• Check the flyer bearings are at right angles to the flyer shaft. If not, loosen the screws holding the maid uprights to the maiden bar, realign the bearings and retighten the screws.
  • Check that there are large washers between the screw heads and maiden bar.
  • Check there is approx. 1/8” (2-3mm) end-float between the flyer, bobbin and flyer bearings. If the bobbin is tight, it may be necessary to use a craft knife to pare a little wood away where the bobbin bearing rubs against the flyer.
  • Apply a drop of oil to the flyer and bobbin bearings.
  • If the wheel has been finished with polyurethane, lacquer or wax, check there isn’t any surplus material on the spindle, flyer or bobbin bearings that may be causing friction. If necessary scrape this off with a craft knife.
  • Check the alignment of the wheel and flyer whorl. On the Elizabeth, Traditional and Traveller Spinning Wheels it is possible to move the maiden bar horizontally. If the wheel and the whorl you are using do not line up, loosen the screws holding the maiden bar, align the wheel with the whorl (whorls) and retighten.
  • All our spinning wheels now have two tension springs attached to the brake band either side of the bobbin whorl. These allow the brake band to work freely when both spinning and plying. If your wheel only has one tension spring, add a second tension spring on the opposite side.
  • Check and remove any lanolin grease that can build up in the flyer orifice.
  • If the yarn gets caught or wont feed onto the bobbin, check for metal burrs on the inside of the flyer orifice exit hole. If necessary remove with a file or sandpaper.
  • If the flyer hooks are worn or rough replace with new hooks.
  • On the Elizabeth, Traditional and Traveller Spinning Wheels, turn the drive belt tension adjuster until the maiden is closest to the wheel. Then re-tie or replace the drive band with a soft cotton cord or Turbo Kit (single drives only).

Checking the bobbin...

Spin the bobbin on the flyer shaft. It should rotate freely, however if not:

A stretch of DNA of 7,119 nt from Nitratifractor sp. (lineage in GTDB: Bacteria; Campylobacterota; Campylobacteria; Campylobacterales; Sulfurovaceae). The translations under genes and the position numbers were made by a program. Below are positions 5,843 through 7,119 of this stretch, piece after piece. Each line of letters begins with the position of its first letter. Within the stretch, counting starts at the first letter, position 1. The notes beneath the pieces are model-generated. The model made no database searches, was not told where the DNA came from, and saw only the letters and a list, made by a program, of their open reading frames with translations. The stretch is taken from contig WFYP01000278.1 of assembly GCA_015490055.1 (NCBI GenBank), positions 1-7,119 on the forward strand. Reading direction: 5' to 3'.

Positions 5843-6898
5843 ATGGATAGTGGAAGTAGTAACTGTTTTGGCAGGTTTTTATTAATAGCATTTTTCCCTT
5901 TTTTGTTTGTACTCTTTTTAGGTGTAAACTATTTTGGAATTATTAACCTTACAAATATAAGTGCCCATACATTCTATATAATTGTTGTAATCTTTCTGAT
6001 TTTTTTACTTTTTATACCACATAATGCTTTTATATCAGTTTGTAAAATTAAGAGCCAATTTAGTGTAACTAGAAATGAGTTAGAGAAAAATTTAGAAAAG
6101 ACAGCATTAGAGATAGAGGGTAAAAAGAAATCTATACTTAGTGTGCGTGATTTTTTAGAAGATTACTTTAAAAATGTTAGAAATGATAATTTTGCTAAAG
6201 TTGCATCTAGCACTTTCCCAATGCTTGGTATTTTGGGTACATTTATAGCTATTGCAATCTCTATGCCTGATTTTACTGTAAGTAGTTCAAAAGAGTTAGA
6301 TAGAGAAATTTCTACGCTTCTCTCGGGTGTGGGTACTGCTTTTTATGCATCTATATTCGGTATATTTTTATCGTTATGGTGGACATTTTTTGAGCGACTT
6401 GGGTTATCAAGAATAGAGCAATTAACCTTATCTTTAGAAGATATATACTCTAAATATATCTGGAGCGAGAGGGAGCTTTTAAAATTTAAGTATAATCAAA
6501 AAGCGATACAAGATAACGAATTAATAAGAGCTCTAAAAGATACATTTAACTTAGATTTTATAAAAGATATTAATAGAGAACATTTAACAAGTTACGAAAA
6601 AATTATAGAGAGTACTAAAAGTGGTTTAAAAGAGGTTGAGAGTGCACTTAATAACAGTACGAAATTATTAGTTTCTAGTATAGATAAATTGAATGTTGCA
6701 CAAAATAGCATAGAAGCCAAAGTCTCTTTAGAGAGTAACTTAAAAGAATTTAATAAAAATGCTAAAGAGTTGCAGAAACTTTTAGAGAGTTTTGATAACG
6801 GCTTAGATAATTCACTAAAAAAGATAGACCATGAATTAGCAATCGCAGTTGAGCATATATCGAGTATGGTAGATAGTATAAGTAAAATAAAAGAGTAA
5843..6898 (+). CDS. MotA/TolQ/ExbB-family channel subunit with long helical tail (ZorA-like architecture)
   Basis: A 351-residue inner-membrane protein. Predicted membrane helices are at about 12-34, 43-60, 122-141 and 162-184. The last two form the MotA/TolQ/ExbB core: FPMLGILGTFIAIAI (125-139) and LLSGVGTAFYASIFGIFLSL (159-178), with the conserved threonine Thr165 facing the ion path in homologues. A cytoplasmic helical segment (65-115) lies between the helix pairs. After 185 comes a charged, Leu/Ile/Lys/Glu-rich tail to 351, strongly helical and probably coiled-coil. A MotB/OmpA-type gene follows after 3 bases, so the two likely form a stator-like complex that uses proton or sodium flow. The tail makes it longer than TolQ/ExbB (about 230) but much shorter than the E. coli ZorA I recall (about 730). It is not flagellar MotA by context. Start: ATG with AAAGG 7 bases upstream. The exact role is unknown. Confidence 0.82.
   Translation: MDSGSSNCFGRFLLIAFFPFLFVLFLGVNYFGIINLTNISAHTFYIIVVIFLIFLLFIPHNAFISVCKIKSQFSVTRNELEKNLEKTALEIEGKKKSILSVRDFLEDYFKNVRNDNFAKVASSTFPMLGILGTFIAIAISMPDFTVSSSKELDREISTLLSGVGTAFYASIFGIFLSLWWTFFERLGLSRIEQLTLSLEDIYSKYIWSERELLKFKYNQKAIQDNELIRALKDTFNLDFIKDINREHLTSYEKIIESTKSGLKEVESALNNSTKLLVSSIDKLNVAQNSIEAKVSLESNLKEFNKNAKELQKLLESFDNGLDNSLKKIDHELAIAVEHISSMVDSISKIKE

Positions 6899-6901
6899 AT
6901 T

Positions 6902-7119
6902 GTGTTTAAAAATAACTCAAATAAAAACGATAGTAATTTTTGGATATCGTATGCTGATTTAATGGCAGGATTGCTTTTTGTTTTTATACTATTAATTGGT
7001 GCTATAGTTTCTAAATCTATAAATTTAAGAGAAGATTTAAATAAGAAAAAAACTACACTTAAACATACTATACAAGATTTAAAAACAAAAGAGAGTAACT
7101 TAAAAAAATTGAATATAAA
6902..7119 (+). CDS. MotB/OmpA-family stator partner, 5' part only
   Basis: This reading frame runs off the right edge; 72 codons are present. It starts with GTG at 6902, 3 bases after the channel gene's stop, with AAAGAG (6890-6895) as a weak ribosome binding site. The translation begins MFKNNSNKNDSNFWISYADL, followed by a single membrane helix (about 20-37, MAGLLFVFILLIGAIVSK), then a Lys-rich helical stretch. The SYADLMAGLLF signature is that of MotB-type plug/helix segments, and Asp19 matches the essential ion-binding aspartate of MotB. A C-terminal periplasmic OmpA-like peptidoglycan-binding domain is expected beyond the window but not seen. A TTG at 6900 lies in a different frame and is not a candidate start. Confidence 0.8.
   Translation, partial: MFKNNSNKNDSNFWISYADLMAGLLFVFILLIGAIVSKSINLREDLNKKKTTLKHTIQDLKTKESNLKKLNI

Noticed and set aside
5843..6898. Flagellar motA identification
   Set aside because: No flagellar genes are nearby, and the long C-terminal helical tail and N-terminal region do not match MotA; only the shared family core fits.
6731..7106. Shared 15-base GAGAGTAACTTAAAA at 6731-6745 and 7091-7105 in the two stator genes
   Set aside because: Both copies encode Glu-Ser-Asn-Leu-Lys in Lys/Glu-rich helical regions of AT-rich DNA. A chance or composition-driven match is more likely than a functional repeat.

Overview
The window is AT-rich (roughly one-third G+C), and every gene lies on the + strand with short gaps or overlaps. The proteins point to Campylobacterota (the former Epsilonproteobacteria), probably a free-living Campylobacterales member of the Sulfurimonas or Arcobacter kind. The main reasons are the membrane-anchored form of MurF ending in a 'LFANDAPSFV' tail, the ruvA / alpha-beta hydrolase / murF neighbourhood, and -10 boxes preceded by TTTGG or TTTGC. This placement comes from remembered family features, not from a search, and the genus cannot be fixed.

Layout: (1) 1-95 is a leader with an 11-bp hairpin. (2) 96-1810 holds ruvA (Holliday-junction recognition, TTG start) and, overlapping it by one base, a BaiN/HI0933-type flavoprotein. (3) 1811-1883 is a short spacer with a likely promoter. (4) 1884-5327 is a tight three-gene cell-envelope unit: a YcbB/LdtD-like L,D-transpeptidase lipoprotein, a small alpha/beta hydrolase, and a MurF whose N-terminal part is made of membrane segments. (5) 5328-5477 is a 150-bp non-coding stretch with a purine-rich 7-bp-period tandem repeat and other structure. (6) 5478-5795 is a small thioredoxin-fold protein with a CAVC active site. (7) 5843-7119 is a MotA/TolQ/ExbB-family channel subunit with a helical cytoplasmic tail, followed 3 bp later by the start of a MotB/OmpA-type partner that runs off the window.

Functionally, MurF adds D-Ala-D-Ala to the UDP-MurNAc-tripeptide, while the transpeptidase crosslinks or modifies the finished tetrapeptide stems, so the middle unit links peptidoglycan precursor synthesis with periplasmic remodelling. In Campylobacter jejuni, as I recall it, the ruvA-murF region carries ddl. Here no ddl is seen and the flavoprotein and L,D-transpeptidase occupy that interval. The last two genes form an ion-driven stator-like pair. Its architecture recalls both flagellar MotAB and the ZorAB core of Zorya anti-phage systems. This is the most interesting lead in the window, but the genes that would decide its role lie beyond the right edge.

• Apply a drop of oil to the bobbin bearings.
  • If the bobbin is still tight on the flyer shaft, ream the bearings with a ¼” (6.25mm) round fine chain saw file or fine sandpaper wrapped around a pencil. Bobbins more than 30 years old were made from solid timber. If the timber has warped or the hole is worn then it is time to replace them with new bobbins.
  • Check there is approx. 1/8” (2-3mm) end float between the flyer, bobbin and flyer bearings.
  • Check the bobbin doesn’t touch the flyer arms. This can happen when a new bobbin is fitted to a very old wheel. If necessary use a file or sandpaper to remove the wood where the bobbin touches the flyer arms.
  • On double drive wheels the flyer whorls have “V” grooves and the bobbin whorl is smaller and “U” shaped. This difference enables the wheel to drive the flyer at a constant speed and allows the bobbin to accelerate when feeding in or slow down when drafting. Check the bobbin whorl is smooth and “U” shaped. If necessary sand it smooth with fine sandpaper.

Caring for the wood...

Ashford spinning wheels are made from native New Zealand Silver Beech hardwood. To enhance the natural beauty of the timber, restore, nourish, protect and give your wheel a rich smooth luster, apply a coat of Ashford Wax Polish and buff off with a soft cloth.

For more hints and video tutorials visit our web site www.ashford.co.nz